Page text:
Pennsylvania’s U.S. Senate race this year will likely set a new record for spending, as outside groups pour money into the contest hoping to influence the control of the Senate.
So far, groups independent of the candidates themselves have spent more than $70 million to influence the race between incumbent Republican Pat Toomey and Democratic challenger Katie McGinty, and there’s more to come.
The result is TV advertising so ubiquitous that when Toomey toured the Belmont Charter School in Philadelphia Thursday, many of the questions from kids was about the commercials.
“Why, when I see the commercials, do they try and get other people for bad things, so you don’t vote for them,” asked fourth-grader Day’Ron Regan.
Yes, Toomey said, there are a lot of negative messages, but a lot of them are outside groups who can say whatever they want.
Viveca Novak of the Center for Responsive Politics said spending by outside groups in Pennsylvania is already even with the money-soaked 2012 Senate race in North Carolina.
“That race set a record for spending by super PACs and other outside groups,” Novak said. “There’s still three weeks till Election Day, so there’s no doubt that Pennsylvania will hold the new record.”
To most of us, a million dollars is a lot of money — and it’s a lot to spend on a political campaign.
Want to guess how many different groups have spent more than $1 million on Pennsylvania’s Senate race?
It’s 20, funneling money from all over the country, most of it for advertising, and four-fifths of that for attack ads.
So far, the liberal and Democratic forces backing McGinty are about $3 million ahead of the conservative and Republican groups on Toomey’s side.
The biggest single spender is the Senate Majority PAC, a committee funded by wealthy Democrats with ties to Senate Minority Leader Harry Reid.
“Do you own a plane? Do you own a bank?” an announcer says in their ad. “Pat Toomey owned both. But it’s the fact that Toomey owns a seat in the U.S. Senate that should really concern us.”
That group alone has spent more than $15 million on the race.
The second biggest spender is Freedom Partners Action Fund, funded by the conservative Koch brothers and their allies.
“We struggle to make ends meet, but the last time she was in government, she backed the largest tax hike in decades,” an announcer says of McGinty in one of its ads.
It refers to McGinty’s stint as chief of staff to Gov. Tom Wolf. His proposal would have raised some taxes to fund education and other needs, but also would have lowered property taxes. It was never enacted.
There are labor, feminist and environmental groups supporting McGinty. The U.S. Chamber of Commerce and many conservatives back Toomey.
Most groups are super PACs, which accept large contributions but do report their donors.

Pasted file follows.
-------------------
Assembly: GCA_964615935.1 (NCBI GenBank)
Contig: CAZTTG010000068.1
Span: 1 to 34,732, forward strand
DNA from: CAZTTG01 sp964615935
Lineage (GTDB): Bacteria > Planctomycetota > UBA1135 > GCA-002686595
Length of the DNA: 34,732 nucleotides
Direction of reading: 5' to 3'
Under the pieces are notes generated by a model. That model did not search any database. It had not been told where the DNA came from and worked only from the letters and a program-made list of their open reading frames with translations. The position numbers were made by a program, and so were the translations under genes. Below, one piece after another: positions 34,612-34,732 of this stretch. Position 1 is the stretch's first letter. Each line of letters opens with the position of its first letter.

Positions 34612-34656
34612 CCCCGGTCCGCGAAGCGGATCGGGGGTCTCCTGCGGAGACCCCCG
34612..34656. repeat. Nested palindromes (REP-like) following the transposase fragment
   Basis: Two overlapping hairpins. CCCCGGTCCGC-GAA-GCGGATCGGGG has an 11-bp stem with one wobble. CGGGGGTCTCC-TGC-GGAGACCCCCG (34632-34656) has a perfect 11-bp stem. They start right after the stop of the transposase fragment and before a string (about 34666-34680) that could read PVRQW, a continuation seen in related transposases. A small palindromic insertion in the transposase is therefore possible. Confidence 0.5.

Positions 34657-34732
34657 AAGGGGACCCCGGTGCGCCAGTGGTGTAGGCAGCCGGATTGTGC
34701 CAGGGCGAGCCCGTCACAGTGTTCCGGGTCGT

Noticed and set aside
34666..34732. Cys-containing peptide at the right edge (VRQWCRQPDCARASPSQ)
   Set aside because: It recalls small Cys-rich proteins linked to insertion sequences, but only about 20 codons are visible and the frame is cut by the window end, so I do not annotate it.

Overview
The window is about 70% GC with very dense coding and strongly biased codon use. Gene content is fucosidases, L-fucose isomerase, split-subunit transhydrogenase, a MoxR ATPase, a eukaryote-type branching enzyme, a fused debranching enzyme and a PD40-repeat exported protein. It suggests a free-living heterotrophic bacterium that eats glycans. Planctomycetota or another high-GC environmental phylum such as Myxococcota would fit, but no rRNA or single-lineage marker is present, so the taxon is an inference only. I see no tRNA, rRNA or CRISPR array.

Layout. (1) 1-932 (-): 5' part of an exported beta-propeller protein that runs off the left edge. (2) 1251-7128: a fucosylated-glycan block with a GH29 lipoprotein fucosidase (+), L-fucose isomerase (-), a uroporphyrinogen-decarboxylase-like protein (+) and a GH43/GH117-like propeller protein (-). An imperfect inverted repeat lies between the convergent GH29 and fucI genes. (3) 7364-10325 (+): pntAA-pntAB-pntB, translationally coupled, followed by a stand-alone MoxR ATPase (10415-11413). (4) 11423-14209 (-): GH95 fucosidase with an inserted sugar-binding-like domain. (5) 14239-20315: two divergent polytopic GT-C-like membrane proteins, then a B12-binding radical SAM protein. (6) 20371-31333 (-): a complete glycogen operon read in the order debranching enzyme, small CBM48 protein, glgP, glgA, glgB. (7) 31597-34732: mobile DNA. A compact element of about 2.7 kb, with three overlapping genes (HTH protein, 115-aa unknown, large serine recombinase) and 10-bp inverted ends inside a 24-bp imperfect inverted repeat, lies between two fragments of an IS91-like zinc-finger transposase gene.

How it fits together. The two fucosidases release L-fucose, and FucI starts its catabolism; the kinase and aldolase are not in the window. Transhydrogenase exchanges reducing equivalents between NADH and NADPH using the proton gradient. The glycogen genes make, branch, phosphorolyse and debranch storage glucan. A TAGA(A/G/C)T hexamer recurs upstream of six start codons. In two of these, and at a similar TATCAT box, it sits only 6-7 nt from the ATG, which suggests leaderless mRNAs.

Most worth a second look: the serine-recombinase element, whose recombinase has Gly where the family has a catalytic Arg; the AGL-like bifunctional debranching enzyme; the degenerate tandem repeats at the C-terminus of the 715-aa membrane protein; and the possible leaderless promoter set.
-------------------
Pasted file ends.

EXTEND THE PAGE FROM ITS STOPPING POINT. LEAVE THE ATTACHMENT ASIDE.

Some on both sides are nonprofits, which conceal their donors, the “dark money” groups.
All you can eat
So many ads coming from so many groups can overwhelm journalists and watchdogs trying keep track of them.
Anna Orso is a reporter with the website Billy Penn, the Pennsylvania partner of PolitiFact, which checks the accuracy of political claims.
Months ago, newspapers and TV ad trackers were keeping up with political ads, “checking new commercials every time they’re released,” she said. “I’m certainly not seeing that as much anymore, and I think a lot of that can be attributed to the volume. Looking at every single ad is too much.”
The candidates speak
I wondered if the endless ad barrage from so many sources changed the way the campaign feels for the candidates, since most of their messaging comes from people they can’t control or even legally talk to.
McGinty told me she tries not to watch most of the ads. She said that, even though she benefits from the outside money, she doesn’t like it.
“I think that there’s far, far, too much money in politics,” she said, “and I’ve been hard-charging to do critically important things like overturn this court decision Citizens United that really opened the floodgates.”
“It’s a big difference between myself and Sen. Toomey, who has voted against overturning Citizens United,” McGinty said.
Toomey responded to the charge in the candidates’ Monday debate in Pittsburgh.
“Look, I’ve always preferred more transparency in the system,” he said, “and the simple way to do this is have all this money go to candidates and let the candidates be responsible and accountable for it, and require disclosure.”
Toomey is against contribution limits. He believes donors should give what they want, and candidates themselves should take responsibility for the cash — and the messages it funds.
One group putting money into the race is a little unusual.
End Citizens United is crusading against all that outside money going into local contests, but to get that message across, it’s doing just that, spending a lot of money independent of the campaign.
Spokesman Adam Bozzi said End Citizens United is different from the big super PACs — it’s a traditional political committee and takes no checks bigger than $5,000.
“This is a unique and groundbreaking model,” Bozzi said. “We are giving a voice to families across the country who’ve been shut out by a system that is stacked against them. We’re taking on this band of billionaires who’ve stacked the deck in their own favor.”
The group targets officials and candidates who’ll defend the Supreme Court’s Citizens United ruling. It’s put $2.2 million into attacking Toomey.